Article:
Your virtual studio rack
GarageBand (GB) is a consortium of MacOS and iOS compatible digital audio workstations for creating music or podcasts. It’s made and marketed by Apple Inc. and is an iLife software suite component. The tool helps tap into different music instruments and also share the music created. The Sound Library helps select and download additional loop packs whenever fresh sounds surface.
A song’s length could vary based on the GB version used. For instance, version 1 and 2 accommodated 999-measure long tracks. Version 3 extended the number to 1999 measures. More measures do not necessarily mean a longer song as the song’s tempo could push up the measure count. More beats exhaust measures quicker.
GarageBand plays song at 44.1k sample rate. If a recording has a 48k sample rate, the playback would be lower in pitch and slower. On the other hand, a 22k rate import would have a higher pitch and play faster in GarageBand.
For conversion, drag and drop the audio file into iTunes, if it’s not there already. The iTunes Importing preference must be set to 44.1k, AIFF and 16-bit. In the Advanced menu, the option Convert to AIFF should be selected, with the name already chosen in iTunes window. Post conversion, a fresh file would be made and listed in iTunes.
A user can do anything with his/her GarageBand creation. However, the loops cannot be redistributed as they are. The loops can also not be repackaged in part or whole as audio samples, music beds or sound effects.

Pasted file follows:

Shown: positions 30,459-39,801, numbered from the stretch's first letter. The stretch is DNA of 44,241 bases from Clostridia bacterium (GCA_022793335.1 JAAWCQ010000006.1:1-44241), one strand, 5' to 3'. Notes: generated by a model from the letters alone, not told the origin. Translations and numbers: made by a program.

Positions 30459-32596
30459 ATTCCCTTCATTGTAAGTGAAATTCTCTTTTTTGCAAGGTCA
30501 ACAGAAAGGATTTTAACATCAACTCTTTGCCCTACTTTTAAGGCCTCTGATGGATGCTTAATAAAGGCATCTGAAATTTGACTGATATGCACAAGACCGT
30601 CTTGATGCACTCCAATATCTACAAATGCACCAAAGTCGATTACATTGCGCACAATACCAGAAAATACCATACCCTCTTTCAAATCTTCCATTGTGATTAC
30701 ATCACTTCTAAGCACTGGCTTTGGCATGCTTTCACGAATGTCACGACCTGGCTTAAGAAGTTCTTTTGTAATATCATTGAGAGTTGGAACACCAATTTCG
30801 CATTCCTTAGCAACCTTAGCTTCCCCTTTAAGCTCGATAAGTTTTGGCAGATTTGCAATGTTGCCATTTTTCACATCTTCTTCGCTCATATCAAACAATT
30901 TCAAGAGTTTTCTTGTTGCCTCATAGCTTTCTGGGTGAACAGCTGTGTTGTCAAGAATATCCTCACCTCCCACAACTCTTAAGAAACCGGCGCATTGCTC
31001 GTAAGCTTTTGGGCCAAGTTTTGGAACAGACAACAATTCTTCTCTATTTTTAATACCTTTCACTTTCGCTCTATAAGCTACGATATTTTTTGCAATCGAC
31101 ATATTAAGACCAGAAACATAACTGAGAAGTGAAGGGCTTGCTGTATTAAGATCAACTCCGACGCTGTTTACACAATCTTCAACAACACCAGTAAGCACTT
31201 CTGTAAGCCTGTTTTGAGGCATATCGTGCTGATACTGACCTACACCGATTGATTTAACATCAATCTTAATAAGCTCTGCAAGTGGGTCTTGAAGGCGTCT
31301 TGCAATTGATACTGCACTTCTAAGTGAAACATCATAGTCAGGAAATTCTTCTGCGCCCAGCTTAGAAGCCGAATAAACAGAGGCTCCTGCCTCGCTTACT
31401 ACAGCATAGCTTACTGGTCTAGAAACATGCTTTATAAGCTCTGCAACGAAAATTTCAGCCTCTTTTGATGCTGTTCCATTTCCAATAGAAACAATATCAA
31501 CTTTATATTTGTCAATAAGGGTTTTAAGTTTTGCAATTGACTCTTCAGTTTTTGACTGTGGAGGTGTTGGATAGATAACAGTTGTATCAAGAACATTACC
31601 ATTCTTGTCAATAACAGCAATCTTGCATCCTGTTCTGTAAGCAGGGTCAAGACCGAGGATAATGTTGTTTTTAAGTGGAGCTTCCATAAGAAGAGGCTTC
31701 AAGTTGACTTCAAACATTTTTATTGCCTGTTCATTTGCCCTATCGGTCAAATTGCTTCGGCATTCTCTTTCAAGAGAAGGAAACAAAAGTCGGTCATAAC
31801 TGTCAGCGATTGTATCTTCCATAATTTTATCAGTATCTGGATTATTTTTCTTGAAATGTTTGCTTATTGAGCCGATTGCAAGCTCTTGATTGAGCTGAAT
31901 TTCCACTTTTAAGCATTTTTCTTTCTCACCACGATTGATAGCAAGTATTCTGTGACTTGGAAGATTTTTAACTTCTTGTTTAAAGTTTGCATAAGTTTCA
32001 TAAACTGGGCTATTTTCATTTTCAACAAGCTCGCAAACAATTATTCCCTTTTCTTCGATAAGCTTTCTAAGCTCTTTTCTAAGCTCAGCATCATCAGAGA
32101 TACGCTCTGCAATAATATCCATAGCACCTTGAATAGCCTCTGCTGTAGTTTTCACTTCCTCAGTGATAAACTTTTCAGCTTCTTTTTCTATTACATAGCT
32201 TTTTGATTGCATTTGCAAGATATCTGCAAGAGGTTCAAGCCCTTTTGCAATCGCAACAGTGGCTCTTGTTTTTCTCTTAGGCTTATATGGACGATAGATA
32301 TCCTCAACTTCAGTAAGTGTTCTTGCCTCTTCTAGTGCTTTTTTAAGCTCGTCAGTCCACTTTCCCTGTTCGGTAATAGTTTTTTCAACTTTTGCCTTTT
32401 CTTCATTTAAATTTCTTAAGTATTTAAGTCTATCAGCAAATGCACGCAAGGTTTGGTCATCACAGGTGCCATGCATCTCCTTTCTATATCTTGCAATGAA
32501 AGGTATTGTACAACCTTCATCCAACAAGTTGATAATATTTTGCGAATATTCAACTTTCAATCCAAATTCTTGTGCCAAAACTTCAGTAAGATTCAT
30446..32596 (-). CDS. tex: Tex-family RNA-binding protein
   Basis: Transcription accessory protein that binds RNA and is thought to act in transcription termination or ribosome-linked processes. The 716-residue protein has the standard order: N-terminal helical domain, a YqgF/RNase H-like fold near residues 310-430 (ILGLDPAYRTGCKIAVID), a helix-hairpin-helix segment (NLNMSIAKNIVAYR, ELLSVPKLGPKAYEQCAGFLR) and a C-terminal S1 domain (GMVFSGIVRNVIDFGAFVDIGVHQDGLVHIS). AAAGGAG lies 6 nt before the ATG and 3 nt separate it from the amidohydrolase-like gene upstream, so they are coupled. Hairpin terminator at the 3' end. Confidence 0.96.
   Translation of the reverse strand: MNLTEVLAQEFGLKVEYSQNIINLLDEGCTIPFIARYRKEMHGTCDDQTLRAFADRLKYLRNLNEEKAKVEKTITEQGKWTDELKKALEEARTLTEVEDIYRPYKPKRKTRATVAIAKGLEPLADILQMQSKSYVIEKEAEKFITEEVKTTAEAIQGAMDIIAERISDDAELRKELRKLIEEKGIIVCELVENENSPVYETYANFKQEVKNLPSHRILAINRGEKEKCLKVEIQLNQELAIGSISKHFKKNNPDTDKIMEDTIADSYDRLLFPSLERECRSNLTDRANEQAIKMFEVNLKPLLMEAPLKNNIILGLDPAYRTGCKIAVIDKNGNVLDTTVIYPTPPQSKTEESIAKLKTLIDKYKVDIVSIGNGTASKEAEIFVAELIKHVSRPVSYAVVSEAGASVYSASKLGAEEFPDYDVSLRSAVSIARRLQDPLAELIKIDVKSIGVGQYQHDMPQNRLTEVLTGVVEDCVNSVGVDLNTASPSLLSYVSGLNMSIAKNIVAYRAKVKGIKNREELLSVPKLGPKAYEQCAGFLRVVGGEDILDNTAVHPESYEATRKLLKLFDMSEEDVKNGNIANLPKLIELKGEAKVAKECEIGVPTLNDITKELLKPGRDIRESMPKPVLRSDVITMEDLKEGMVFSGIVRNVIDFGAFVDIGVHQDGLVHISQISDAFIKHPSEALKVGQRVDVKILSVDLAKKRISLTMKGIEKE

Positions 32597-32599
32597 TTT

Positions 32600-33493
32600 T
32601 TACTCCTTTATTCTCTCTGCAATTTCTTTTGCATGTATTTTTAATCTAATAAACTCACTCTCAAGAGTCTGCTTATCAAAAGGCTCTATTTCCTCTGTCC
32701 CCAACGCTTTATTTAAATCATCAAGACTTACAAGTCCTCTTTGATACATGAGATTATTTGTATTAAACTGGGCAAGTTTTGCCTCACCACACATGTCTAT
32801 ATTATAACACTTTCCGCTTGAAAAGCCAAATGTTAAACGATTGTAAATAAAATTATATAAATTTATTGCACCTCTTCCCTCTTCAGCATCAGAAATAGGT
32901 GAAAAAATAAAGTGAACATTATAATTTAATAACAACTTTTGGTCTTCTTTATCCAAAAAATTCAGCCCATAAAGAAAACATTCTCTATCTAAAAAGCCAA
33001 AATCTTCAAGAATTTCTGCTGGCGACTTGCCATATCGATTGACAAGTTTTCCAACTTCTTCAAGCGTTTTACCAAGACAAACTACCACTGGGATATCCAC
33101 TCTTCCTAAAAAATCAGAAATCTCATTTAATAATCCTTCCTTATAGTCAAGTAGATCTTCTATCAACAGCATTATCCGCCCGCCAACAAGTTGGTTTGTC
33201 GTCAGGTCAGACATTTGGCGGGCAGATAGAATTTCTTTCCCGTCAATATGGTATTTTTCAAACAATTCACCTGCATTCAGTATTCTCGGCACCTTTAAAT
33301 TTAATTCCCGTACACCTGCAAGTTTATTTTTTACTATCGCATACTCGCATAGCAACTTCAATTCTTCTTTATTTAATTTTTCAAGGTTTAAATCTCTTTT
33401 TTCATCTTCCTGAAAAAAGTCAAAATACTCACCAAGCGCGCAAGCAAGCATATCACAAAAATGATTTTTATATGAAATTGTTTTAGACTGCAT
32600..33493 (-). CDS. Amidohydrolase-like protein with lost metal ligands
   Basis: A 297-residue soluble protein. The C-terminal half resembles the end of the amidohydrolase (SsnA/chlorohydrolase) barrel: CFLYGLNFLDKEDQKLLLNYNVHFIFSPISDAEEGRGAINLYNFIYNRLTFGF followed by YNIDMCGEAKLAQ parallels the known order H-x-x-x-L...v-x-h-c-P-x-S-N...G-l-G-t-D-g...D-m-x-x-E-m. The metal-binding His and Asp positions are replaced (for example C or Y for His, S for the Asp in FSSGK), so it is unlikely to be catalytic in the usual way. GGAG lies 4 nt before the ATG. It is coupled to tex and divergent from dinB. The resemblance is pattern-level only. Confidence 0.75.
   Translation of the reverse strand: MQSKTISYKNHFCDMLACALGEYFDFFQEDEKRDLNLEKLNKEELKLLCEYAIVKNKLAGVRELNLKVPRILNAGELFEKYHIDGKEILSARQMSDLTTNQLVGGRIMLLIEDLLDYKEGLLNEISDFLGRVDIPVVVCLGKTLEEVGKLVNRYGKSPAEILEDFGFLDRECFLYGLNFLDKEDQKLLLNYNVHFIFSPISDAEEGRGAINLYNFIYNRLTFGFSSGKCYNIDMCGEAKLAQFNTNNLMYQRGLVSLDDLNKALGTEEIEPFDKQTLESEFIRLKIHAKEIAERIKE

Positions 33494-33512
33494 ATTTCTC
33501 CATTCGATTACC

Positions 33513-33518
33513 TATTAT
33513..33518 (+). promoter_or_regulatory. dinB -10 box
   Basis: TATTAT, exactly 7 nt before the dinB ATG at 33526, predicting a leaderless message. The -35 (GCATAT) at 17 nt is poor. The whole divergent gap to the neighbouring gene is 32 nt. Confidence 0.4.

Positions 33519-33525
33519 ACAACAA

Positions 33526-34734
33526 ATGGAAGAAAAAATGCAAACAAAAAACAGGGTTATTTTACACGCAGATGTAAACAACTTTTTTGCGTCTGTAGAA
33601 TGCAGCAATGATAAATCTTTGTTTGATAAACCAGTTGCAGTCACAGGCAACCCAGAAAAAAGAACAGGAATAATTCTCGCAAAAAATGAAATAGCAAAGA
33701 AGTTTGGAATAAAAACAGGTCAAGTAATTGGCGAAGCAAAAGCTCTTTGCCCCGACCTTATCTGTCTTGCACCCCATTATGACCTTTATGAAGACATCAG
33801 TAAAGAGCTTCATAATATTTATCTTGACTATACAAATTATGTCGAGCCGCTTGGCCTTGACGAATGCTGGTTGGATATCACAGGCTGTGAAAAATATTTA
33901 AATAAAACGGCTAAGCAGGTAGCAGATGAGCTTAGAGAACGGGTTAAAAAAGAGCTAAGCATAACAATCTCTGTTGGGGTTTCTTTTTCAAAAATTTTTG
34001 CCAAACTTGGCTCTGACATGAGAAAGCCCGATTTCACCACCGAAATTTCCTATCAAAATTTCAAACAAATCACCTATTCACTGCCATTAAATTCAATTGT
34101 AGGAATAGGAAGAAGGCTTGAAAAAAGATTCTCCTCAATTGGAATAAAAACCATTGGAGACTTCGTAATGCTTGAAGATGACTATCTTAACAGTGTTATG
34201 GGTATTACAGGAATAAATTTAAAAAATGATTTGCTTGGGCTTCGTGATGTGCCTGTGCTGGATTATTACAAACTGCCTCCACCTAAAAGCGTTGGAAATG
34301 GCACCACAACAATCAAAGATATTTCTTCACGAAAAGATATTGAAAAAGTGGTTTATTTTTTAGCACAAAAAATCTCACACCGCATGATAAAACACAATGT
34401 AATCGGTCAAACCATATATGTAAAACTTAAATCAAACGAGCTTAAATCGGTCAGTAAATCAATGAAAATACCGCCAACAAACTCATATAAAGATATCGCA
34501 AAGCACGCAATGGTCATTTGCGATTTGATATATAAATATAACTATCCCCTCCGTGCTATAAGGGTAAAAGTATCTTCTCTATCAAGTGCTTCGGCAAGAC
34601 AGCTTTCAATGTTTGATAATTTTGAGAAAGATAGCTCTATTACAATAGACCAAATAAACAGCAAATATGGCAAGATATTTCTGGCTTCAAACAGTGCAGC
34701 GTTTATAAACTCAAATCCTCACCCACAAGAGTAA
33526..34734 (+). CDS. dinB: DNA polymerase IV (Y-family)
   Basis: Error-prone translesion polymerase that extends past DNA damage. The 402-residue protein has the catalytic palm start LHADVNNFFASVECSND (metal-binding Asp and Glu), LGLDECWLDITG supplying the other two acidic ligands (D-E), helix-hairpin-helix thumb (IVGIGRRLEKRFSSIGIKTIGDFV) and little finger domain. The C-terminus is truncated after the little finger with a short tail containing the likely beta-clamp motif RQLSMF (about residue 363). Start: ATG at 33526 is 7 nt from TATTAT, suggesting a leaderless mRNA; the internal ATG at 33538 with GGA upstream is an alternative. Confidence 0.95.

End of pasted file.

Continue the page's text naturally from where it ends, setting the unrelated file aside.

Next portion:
No, as GarageBand only supports one tempo per song. However, to come up with a varying tempo effect, a separate song could be created in each tempo and both used as exported AIFFs.
First, the built-in mic’s location needs to be determined as the position differs across Mac models. Once found, a fresh GarageBand project must be opened, and then a fresh track box. Select Real Instrument to create a track. After creation, head to the track’s info pane on the project window’s right hand side. Click “Monitor” and activate it to listen to what your inbuilt microphone is picking up.
A Mac comes with a line-in jack, which is louder than a microphone jack. In other words, a Mac looks for a louder signal, which a mic plug-in cannot provide. Moreover, using a professional microphone in combination with an adapter plug would result in an impedance mismatch, which means the signal won’t get through.
There are dozens of FireWire and USB interfaces available, within different price brackets. Some could sell as low as $30 such as Griffin iMic, and then there are other interfaces such as PreSonus FirePod that can be bought for just under $600. The various price ranges are typically indicative of the different feature sets on offer.
GarageBand can be used for editing books, but it won’t be as feature-packed as a dedicated video editing tool. The feature, however, comes in handy when wanting to add effects or a soundtrack to movies.